I do not doubt that I have had a grumble about the necessity for this in the past, however I was recently reminded of a time when it would have been useful.
I was responding to a post in a research list and referencing my memory of an article I had referered to in a report which in turn had referred to a study, all this back in 1987 before google and the internet mind you.
Now that is vague if you want to find the original. My first fault, though I cited the publication back in my 87 report, was that I did not give the issue number nor the date, which means that you would have to search perhaps a year prior to the date of my report in order to get it. Of course it was an in house journal, and whilst I certainly did have copies of it back then, I have long since consigned them to the trash bin to make room for more journals. (I do not live in a library though it sometimes looks like it)
Next problem, whilst the journal referred to a study, did that give a proper citation in turn? Much googling has failed to turn up the original study, but suffice it to say it was undertaken in Los Angeles, sometime before 1987 and it was an investigation of the measures that the transit authority had put in force to ensure that drivers of the adapted buses did not make excuses to leave wheelchair using passengers stranded (lift not working etc.) There was a fair amount of activity in the States regarding accessible transport back then, and it showed the way for us in the UK.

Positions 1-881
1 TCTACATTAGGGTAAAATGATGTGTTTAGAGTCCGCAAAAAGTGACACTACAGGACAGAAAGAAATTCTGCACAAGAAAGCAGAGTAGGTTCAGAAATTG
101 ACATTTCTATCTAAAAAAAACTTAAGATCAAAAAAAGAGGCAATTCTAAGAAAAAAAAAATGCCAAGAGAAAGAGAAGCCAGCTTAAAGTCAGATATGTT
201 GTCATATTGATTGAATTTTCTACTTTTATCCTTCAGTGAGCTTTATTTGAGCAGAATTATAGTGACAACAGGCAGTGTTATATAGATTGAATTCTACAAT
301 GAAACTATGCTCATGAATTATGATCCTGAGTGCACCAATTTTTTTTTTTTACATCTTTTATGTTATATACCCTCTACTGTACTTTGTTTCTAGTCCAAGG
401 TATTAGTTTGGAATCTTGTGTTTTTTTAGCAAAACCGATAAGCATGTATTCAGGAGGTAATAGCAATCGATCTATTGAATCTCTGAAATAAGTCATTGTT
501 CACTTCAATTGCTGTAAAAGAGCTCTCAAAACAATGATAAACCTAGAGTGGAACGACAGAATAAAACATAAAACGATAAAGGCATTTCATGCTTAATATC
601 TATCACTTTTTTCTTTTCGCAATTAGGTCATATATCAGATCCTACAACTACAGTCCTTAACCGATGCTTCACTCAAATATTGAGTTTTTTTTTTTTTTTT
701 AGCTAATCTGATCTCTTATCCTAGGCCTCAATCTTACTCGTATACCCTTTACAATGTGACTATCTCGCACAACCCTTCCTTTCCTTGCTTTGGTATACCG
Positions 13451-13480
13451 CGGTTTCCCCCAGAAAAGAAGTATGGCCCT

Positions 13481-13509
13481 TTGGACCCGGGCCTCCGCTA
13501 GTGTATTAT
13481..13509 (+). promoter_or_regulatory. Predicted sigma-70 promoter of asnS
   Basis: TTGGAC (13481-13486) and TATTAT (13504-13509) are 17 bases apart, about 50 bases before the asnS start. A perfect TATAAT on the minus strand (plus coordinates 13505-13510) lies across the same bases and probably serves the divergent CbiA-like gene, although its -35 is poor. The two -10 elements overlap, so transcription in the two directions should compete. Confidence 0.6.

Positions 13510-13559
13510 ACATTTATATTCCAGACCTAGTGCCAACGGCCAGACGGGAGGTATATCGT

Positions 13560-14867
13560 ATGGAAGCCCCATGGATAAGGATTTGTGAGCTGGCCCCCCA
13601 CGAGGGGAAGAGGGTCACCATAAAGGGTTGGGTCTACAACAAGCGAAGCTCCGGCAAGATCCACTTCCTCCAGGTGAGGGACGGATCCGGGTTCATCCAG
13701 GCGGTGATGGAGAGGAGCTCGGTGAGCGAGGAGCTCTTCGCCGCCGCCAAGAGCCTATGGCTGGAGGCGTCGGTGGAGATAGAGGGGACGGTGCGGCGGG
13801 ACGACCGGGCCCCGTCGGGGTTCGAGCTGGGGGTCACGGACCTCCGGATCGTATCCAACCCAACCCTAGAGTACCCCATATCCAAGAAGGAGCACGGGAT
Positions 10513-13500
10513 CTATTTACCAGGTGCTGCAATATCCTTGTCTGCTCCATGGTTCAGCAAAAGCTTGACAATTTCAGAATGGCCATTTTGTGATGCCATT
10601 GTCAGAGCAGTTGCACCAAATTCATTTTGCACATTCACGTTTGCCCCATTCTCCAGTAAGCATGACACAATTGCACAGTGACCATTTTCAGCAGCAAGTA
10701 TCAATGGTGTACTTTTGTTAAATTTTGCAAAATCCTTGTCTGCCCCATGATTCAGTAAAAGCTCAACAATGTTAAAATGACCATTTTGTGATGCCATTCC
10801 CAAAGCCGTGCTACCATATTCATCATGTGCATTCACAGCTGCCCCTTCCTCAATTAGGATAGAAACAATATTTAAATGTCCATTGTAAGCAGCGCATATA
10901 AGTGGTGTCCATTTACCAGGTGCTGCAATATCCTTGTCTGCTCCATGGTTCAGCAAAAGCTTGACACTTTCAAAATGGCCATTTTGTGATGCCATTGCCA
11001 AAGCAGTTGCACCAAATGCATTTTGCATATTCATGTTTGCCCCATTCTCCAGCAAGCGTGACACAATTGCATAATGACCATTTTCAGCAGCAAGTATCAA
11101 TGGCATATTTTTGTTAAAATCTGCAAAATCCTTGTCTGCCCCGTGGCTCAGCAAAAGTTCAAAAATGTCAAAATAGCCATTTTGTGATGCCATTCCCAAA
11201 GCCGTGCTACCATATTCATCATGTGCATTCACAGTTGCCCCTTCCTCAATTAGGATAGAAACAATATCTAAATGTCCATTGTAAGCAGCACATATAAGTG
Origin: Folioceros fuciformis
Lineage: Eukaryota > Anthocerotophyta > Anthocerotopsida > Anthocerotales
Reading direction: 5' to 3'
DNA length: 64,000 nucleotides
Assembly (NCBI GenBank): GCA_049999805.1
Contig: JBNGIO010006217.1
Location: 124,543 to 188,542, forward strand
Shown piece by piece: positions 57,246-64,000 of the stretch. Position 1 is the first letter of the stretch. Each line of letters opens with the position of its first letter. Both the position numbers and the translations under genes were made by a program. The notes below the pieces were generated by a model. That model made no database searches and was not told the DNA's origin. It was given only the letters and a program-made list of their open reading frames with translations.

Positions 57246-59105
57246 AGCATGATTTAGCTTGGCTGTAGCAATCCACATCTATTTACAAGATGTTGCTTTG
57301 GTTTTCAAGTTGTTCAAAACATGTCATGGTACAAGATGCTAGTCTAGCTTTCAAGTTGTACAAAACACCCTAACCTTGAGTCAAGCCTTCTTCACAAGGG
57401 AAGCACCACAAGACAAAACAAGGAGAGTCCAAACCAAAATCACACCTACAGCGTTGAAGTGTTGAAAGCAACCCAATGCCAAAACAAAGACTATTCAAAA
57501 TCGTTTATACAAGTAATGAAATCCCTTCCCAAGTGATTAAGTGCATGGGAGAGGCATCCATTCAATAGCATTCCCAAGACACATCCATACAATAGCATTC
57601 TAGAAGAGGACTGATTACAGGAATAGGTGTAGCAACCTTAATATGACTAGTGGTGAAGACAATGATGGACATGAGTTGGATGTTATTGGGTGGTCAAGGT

That study is out there somewhere, my memory will not be faulty on that subject. Failing a copy of the journal which cited the study, I could hunt it down in a library if I really needed (I probably will)
But all that would be unnecessary if I had adopted the academic rigour that is forced upon me nowadays. Perhaps I have protested too much.
It's an anecdote that is not irrelevant to world of peer reviewed journals, science and the citations game, because the further back you go, the less rigour there is, it's not just me. What I wrote was adequate at the time for the joint local authority/health group who commissioned the report, it passed muster for the Department of Transport hearing where my mum presented it, and the West Midlands Passenger Transport Executive committee where I subsequently presented it.
The "facts" are that a lot of poorly referenced material has entered the mainstream through such means and anecdotal evidence has been incorporated into later fact without data checking. Not everyone who has referenced something in a paper that has then gone on to be cited again and again has had as reliable a memory for facts as I do and of course I could cite an example of that. I already have elsewhere :)
Oh well, I'm off to Autscape again, and I will be presenting there. It's not so much of a paper, and certainly not academic, as a number of supporting arguments for a general discussion. I will no doubt be making all manner of ad hoc references. They will all be there somewhere to google I expect as I'm not breaking new territory.
Some of the people who have written on the subject before me, have hardly been original either, they can't cite accurately because to do so would expose plagiarism, that is the way our utterances, in the blogosphere, in advocacy mailing lists and I dare say even in off the record private conversations, have been claimed, by the sociologists and historians who have been carefully colonising our autistic world.
I don't even know exactly what I am going to say, I only have a rough map, and I certainly don't know what the responses will be. Exciting isn't it..